My latest post for the Teaching United States history blog is up.
One of the perennial challenges of the U.S. history survey is that its classes tend to be large. Here in Texas, for example, all undergraduates, regardless of major, have to take the course to graduate. At UTEP, our smallest classes start at 120 and our largest are 270. Regardless of where things fall along that spectrum, holding a discussion in class is a challenge. Last month, I wrote about some lesson plans that I’ve developed using response software that add a layer of interaction and conversation to my lessons. For example, I asked a series of yes/no questions to make a point about the legal and social construction of whiteness. This month I want to talk about some other ways to add a layer of discussion to the class. The basic idea is to use small-group activities so that everyone has an opportunity to talk through a problem or issue.
In addition to multiple-choice questions, most of the major response software programs (like Top Hat and Poll Everywhere), will make word clouds out of short answers that students submit. If you want students to think about, characterize and interpret evidence, you can ask students to summarize or interpret a document in, say, approximately ten words. Since this isn’t something that is going to have only one good answer, you can give students time to talk to their neighbors about what they are seeing and thinking. This works especially well with art. For example, I did a lesson during the week on the Great Depression and the New Deal on the culture of the Popular Front. I showed two classics of the genre: first we listened to Paul Robeson’s “Ballad for Americans,” and then I read the text that accompanied Martha Graham’s “American Document.” The students then had some time to discuss and characterize the work, helping them to see how Popular Front culture offered a pluralistic account of American identity. (A couple of weeks later, I show video of Paul Robeson and the Peekskill Riots of 1949 to demonstrate how the culture of the Popular Front was a victim of the climate of McCarthyism.) Having the students talk to each other and characterize the art in their own words help the content be memorable.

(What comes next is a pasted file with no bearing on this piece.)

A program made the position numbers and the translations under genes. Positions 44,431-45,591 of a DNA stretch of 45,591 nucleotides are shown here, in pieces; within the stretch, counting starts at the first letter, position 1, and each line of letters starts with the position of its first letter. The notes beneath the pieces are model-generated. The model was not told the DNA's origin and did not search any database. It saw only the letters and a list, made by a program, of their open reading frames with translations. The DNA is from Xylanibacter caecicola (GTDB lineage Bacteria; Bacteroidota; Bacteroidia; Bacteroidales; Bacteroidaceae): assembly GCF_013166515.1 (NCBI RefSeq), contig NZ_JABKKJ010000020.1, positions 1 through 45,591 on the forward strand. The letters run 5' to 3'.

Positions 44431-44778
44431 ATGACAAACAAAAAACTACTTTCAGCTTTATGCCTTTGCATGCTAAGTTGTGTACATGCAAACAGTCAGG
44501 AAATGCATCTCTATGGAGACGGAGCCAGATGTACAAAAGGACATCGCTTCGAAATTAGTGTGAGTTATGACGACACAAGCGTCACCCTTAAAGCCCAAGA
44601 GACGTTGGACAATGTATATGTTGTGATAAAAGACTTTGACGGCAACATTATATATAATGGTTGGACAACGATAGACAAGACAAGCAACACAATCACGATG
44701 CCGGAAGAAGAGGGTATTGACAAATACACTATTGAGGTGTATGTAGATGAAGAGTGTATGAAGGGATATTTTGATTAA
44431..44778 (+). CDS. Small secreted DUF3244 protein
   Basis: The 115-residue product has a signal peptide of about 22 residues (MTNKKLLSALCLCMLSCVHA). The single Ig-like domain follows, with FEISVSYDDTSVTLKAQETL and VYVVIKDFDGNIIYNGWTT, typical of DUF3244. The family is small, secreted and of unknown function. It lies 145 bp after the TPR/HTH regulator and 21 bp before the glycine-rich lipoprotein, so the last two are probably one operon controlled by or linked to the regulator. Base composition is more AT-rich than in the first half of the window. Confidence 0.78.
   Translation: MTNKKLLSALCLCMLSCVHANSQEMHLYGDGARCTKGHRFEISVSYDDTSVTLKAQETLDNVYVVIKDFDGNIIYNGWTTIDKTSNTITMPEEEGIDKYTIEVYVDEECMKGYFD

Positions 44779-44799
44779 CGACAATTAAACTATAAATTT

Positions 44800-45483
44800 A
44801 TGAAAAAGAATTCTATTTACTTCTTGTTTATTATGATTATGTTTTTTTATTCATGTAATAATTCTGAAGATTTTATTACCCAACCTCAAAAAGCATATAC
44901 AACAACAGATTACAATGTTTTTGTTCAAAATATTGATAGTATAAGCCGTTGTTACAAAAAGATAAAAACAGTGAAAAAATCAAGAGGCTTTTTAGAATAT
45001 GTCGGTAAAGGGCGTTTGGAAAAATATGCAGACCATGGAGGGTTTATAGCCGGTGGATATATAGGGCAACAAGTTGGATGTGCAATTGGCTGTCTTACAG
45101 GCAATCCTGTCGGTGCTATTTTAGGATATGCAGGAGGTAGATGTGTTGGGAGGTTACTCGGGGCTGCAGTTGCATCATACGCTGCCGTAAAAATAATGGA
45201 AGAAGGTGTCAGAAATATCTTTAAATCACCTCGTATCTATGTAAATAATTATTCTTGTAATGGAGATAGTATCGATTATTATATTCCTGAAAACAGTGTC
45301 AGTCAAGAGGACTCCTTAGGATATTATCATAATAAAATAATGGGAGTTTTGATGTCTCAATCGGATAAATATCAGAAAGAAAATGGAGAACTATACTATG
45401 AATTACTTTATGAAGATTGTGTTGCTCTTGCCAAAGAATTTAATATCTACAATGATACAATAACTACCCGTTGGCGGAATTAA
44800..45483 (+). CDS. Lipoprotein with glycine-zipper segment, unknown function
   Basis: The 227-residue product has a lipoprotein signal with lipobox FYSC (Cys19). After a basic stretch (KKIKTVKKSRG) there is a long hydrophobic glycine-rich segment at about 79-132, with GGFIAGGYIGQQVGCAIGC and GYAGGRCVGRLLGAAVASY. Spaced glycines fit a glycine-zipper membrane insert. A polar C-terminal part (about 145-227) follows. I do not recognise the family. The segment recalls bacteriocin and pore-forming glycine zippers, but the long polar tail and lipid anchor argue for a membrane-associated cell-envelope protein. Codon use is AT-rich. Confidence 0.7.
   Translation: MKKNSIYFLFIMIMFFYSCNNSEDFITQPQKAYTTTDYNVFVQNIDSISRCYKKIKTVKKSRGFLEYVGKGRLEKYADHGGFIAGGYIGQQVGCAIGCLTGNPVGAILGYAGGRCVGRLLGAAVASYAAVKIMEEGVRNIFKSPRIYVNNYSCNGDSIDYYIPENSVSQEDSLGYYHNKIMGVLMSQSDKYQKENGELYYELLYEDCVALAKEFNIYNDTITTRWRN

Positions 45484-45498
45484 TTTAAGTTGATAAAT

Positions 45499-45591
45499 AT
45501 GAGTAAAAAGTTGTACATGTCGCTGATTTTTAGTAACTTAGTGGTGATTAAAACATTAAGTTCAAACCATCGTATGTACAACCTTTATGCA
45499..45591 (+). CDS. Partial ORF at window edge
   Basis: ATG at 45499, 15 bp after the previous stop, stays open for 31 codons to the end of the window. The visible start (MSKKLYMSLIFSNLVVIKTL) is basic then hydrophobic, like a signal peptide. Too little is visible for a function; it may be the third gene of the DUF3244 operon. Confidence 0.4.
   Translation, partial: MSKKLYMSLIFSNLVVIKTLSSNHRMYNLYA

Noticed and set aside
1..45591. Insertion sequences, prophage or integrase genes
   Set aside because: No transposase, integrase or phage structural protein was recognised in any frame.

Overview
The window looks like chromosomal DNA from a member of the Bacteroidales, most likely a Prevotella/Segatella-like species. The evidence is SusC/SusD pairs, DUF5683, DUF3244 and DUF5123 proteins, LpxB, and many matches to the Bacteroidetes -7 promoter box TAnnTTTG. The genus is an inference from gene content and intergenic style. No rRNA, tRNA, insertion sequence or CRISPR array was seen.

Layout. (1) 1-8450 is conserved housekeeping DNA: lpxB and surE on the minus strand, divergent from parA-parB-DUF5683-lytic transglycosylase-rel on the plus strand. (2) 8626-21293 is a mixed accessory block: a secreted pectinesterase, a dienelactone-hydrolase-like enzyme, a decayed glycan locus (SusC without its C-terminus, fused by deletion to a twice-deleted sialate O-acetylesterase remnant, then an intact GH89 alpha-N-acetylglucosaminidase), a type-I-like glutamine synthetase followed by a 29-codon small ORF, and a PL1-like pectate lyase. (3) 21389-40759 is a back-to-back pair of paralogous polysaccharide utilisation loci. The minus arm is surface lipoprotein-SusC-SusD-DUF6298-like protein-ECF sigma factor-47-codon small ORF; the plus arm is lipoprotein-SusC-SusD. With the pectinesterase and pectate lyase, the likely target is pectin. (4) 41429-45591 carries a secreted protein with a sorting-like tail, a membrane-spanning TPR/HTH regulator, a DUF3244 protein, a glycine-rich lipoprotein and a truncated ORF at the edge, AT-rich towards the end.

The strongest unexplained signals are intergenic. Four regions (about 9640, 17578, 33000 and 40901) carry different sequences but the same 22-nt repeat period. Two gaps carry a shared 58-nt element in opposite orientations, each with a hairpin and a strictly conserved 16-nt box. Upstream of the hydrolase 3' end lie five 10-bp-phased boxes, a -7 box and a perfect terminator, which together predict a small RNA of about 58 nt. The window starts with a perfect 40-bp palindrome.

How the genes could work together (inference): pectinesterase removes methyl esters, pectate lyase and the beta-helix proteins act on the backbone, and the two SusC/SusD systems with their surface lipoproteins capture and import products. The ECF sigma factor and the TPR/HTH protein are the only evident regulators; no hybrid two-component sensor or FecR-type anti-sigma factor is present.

Of course, multiple-choice questions can also give students a chance to discuss complex issues with each other. All that needs to be done is to ask students whether they agree with an argument—or, to add a level of cognitive complexity or to have students avoid the feeling of putting themselves on the spot—what someone else what would have thought about it. This works best when there are moral stakes to how we understand history. For example, in discussing affluence and exclusion in the 1950s, I had students read Ta-Nehisi Coates’s well-known essay “The Case for Reparations.” (It fits the 1950s because housing and mortgage discrimination during the 1950s and early 1960s is key to the argument.) I asked students whether they thought their parents would agree with Coates’s argument, and gave them some time to discuss it with the people around them. (During these conversations, my TA and I circulate to try to bring together shyer groups—not always with complete success.) After that, I asked them whether they themselves agreed. The questions were simple (and of course could even be done without any response software), but they provide opportunities for the students to discuss thing with each other. The response software makes it possible to get a sense of the opinion of the class as a whole and thus helps the transition to a large-group discussion. Even though it’s usually the same relatively small group of students who are willing to talk to the whole class, I know that at least the others have had a chance to participate and have the learning gains associated with talking through a complex problem. Given that they start with small group discussion, these kinds of activities should scale up regardless of the size of the class.